“Fruit UP is entirely extracted from fruit in a physical production process that uses no additives, chemical or otherwise,” explains Silke Ortmann, product manager at Wild. “In contrast to the production methods of other sweetening options, the manufacture of Fruit UP involves no enzymatic treatment at all. As such the product satisfies consumer requirements and is the ideal sweetener for clean label products.”
She says possible applications include fruit-containing beverages, smoothies, lemonades, sports drinks, near water beverages and herbal or tea drinks. In addition it can be used in dairy, bakery and confectionery applications.
Wild has also developed ‘Taste Optimisation Technology’ which it says eliminates the characteristic liquorice nuance and partly bitter aftertaste of stevia.
While Fry maintains that the real blending opportunity for stevia is with sugars, unlikely as it might sound, he says some manufacturers are looking to blend stevia with synthetic sweeteners.
“There is some demand to remove aspartame, despite its safety and efficacy,” he says. “This could result in blends of stevia with acesulfame K or saccharin being considered.”
In some cases, he says it is the other way round, with manufacturers seeking to replace one or both of the latter sweeteners with a combination of stevia and aspartame.
“There is certainly pronounced quantitative and qualitative synergy between reb A and several synthetic sweeteners, such as aspartame, that makes such blends attractive.”
Of course developing good tasting stevia sweetened products isn’t just about finding the right blending partners to provide bulk and mask off flavours – it is also about selecting the right steviol glycosides in the first place.
“Significantly, the quality of the extract and the amount of individual steviol glycosides used can have a major effect on the flavour of the end product: depending on the formula, this can result in a liquorice nuance and slightly bitter aftertaste,” says Wild’s Ortmann.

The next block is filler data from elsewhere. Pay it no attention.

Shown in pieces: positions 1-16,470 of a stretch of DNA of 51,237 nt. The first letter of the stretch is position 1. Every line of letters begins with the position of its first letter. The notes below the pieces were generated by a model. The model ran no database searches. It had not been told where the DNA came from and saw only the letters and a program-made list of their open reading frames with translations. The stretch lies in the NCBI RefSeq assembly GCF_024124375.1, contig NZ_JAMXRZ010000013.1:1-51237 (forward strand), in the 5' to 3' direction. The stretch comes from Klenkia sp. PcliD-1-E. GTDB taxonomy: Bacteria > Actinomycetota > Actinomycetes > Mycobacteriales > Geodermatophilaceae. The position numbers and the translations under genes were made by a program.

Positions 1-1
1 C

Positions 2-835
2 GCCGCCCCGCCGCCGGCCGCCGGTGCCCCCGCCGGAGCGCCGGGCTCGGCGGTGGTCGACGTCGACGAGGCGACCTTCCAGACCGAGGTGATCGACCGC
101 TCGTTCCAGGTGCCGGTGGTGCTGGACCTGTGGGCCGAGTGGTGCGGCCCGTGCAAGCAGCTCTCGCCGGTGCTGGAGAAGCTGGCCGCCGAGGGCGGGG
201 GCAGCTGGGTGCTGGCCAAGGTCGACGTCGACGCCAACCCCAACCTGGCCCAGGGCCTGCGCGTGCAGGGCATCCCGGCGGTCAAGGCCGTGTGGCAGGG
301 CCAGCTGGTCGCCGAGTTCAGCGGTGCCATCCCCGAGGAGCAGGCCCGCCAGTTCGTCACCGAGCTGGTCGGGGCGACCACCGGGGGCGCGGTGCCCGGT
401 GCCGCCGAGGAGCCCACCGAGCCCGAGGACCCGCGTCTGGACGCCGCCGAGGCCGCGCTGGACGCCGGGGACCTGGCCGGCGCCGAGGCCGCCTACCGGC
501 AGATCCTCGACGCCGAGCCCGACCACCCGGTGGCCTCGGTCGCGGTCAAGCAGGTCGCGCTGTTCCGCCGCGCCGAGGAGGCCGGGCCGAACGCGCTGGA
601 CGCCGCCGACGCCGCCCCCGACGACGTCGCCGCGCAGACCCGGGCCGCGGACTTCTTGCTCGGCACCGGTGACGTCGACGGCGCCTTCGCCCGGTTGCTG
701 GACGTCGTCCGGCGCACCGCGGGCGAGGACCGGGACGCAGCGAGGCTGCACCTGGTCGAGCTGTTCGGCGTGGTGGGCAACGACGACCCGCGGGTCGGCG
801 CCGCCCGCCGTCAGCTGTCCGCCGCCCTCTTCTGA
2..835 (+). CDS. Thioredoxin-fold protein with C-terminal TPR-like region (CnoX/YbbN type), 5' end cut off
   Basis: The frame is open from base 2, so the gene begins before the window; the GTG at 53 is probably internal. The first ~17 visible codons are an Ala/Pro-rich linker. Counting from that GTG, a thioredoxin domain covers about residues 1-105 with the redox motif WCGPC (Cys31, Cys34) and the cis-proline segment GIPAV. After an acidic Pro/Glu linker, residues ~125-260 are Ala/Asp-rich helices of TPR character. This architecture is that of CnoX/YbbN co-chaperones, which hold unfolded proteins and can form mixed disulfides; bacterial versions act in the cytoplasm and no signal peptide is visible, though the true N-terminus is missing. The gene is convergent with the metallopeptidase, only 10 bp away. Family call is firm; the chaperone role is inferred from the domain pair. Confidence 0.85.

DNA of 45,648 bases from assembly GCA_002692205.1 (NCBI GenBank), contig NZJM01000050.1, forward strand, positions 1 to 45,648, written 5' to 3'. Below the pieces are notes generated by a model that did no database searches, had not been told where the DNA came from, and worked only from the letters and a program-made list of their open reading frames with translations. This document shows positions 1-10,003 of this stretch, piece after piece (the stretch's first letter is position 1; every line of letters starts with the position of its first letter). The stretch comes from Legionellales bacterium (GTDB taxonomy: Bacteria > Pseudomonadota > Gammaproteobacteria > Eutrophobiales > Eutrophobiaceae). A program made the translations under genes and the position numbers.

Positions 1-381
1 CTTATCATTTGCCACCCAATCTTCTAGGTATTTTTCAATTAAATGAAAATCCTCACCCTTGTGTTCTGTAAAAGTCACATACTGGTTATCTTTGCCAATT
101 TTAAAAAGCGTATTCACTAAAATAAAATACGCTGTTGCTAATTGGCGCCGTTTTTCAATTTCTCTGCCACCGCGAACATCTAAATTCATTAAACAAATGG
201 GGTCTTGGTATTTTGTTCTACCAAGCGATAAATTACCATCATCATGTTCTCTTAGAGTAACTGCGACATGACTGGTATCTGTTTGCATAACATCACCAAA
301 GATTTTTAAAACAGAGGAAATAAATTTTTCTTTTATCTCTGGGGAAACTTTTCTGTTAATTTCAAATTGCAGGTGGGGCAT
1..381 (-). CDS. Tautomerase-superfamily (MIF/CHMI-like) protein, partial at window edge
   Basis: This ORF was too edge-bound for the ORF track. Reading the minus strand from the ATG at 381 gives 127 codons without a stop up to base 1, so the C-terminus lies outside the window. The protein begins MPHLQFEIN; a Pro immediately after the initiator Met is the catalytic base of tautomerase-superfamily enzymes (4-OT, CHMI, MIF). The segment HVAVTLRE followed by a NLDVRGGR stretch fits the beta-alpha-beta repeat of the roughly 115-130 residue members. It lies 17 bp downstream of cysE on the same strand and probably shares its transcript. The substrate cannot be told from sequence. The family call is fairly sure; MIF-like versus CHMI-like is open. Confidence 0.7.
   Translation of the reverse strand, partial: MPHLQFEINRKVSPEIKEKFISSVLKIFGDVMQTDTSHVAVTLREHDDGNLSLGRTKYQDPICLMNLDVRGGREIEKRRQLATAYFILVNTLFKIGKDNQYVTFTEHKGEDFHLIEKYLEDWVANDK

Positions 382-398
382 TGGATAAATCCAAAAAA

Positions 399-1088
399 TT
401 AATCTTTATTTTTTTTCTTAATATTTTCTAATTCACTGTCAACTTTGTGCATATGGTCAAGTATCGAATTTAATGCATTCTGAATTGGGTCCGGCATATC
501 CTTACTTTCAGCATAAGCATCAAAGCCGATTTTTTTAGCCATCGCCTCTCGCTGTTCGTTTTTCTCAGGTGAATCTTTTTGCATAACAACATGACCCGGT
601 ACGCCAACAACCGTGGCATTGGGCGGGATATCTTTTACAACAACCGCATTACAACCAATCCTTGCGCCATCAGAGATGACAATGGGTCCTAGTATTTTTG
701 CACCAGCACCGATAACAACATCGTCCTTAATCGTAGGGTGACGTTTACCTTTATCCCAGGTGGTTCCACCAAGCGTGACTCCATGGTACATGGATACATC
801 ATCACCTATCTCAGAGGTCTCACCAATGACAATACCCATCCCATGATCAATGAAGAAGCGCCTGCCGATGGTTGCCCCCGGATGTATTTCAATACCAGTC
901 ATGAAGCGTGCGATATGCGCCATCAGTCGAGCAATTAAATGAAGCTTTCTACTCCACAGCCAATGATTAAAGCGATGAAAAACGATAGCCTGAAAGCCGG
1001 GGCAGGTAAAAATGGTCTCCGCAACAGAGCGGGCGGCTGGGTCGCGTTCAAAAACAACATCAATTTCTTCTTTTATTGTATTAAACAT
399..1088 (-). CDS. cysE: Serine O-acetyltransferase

Her observations are backed up by John Fry, who notes “the degree to which steviol glycosides exhibit non-sweet side tastes depends on the glycoside and the amount used.”
The EU requires that steviol glycosides supplied as food ingredients are a minimum of 95% steviol glycosides and that the glycosides comprise at least 75% of reb A and stevioside (either or both) – the two main glycosides in the leaf. Within those limits any variation is possible and in practice, Fry says, products range from virtually pure reb A (95% or more) to those high in stevioside.
He says reb A is widely considered to be the best tasting of the major glycosides in the leaf, and high reb A content is associated with the best taste performance.
However, he argues that in fact, consistency of supply is a more important criterion.
“The EU has quite complex rules controlling the maximum amount of steviol glycoside allowed in any particular product and the calculations depend on the exact composition of the ingredient. Once you have set your formulation you don’t want lot-to-lot variation in glycoside composition to jeopardise either the taste or legality of your product.”
PureCircle’s VP global marketing and innovation, Jason Hecker, also highlights variability as a potential issue with stevia. “As stevia is a naturally derived ingredient, this variability can begin with the plant and continue through to the finished product. Manufacturers must evaluate several factors to ensure a stevia supply with consistent quality, quantity and taste.”
He says PureCircle has a vertically integrated supply chain from plant breeding to finished product for a scalable, reliable and safe supply of high-quality stevia products.